Children Have a Duty to Take Care of Their Parents

In regards to your cover story titled "Ties That Bind" (June 14): The first sentence that appears upon the cover reads, "Taking care of elderly patients isn't a job for the weak." After reading the story, I think the proper opening sentence should have read, "... isn't a job for the selfish."

The daughters of these elderly women attempted to justify their opinions with a lot of quasi-intellectual rhetoric. However, it seemed to me that they were simply bitching and moaning about the inconveniences placed upon them by their elderly parents. It is always easier to simply send our parents to a facility that caters to them. However, may we hope that the day arrives that these women, and others like them, will come to know that the only things that mean anything in life are the things we do for others, not the things we do for ourselves.

If I had kids like those in the story, I would consider it a blessing to be in an old folks' home, or anywhere that kept me away from them.

Stephen Campbell

Drugs Are Hurting Our City, America

I read the article "Lessons on the Border" (Currents, June 14). Thank you for sharing this information. The fact that border violence is getting closer to our city is deplorable. The fact that people in our country require, need and desire the drugs from these people is insane. It's sad to say, but Americans are the consumers. How many innocent people in Mexico and along the borders will die for American drug use? What a price this country asks others to pay because of the desire to buy illegal drugs.

Ellen Hartline

A Dissenting Opinion About the Rio Café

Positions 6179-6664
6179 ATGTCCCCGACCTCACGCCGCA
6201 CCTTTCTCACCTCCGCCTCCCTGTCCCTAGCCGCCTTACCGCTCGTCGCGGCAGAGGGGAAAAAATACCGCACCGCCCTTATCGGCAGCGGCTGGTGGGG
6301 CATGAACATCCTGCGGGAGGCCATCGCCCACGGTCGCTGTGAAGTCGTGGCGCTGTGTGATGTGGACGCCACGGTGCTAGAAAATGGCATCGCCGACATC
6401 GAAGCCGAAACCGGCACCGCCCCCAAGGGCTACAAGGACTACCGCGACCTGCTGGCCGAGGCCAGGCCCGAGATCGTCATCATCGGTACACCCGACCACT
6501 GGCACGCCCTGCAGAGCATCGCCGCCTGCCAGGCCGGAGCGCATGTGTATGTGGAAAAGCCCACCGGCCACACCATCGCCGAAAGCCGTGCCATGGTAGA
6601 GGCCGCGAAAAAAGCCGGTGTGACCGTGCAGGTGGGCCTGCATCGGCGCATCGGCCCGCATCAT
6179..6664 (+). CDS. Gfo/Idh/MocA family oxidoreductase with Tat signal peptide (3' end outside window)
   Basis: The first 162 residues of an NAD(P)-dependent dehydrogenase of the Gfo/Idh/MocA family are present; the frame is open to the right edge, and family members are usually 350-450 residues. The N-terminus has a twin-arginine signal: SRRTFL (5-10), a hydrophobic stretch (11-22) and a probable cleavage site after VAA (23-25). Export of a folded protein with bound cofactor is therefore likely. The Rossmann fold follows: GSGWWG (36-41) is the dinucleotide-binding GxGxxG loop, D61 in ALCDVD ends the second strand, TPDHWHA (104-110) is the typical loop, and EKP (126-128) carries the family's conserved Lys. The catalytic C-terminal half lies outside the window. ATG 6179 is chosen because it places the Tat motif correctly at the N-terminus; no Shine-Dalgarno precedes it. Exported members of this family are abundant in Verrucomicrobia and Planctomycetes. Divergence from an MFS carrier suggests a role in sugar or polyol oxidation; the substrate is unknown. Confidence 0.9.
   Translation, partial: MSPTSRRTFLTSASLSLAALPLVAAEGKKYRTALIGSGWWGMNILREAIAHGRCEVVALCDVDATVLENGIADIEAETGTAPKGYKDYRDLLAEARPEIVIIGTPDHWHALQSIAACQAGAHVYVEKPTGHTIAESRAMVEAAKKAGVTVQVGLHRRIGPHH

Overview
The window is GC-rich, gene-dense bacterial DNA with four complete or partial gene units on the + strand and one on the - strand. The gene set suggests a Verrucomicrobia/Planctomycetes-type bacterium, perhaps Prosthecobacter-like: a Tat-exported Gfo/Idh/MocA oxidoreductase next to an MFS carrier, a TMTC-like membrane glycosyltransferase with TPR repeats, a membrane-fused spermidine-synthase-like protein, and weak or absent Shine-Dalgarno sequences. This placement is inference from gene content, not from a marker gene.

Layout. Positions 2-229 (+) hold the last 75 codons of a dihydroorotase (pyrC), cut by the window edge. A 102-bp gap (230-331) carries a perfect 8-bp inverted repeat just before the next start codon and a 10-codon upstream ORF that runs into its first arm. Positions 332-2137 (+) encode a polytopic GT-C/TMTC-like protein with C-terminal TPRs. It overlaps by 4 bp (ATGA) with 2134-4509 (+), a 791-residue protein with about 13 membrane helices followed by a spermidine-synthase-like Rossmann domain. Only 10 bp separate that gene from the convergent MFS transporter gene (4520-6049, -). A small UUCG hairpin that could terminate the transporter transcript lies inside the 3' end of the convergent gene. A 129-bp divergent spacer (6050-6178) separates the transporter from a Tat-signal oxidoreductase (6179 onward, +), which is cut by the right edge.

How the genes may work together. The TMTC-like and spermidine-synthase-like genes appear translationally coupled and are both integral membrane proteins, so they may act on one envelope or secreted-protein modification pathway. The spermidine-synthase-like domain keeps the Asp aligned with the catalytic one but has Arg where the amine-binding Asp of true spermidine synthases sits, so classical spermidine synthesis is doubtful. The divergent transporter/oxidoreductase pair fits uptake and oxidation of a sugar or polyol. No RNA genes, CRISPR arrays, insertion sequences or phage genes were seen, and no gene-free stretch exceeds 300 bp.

We hope that Rita Connelly's review of Rio Café in the old Nonie's location won't dissuade potential customers ("Failure to Fuse," Chow, June 14). The best restaurants are about the food, not about themes (What's with the excessive peevishness about "fusion"?) or ambience. (Hey, the interior is exquisite given that the exterior is a Swiss chalet surrounded by the sea of asphalt that is Grant Road.) And Rio does food right. We've been there five times, once with a group of 10, all of whom raved about their meals.

The service is attentive--including the owner's visit to each table--and the menu imaginative and varied enough to suit almost all palates and wallets. We are happy diners.

Denice Blake and John Blackwell

Genetic Engineering Has a Long History in Agriculture

Matt Jenkins' article ("Brave New Hay," June 21) includes and often confounds two arguments: that Monsanto abuses its market share in the fashion of General Motors or Microsoft to the detriment of agriculture; and that genetically modified crops are unnatural and dangerous. With the former argument, I have little disagreement. However, if Jenkins had a fact-checker to complement his spell-checker, he should have been embarrassed to make the latter argument.

I'm not a fan of using genetic engineering as a means to simply make crops that are more resistant to more chemicals. But there do exist far better uses of the technology, and we would be idiotic to throw the baby out with the bathwater when we have at our disposal tools that promise to dramatically increase yields, thereby permitting the restoration of farmland to pristine habitat while keeping people who can't afford to do all their shopping at the Food Conspiracy Co-op (i.e., almost everyone on Earth) well fed.

The worry shared by Jenkins' hayseed friends that the Roundup gene is going to "contaminate" other crops puzzles me. If weeds develop a resistance to Roundup, that simply means Roundup won't be effective against them and thus won't be used, which is presumably exactly the outcome he wishes. If Jenkins had a remedial comprehension of evolutionary biology, he would know that there's no general selective pressure that is going to somehow make Roundup-resistant weeds resistant to all manner of other treatments. He writes that evidence of the manifestation of such generalized resistance is accumulating, yet predictably doesn't cite any.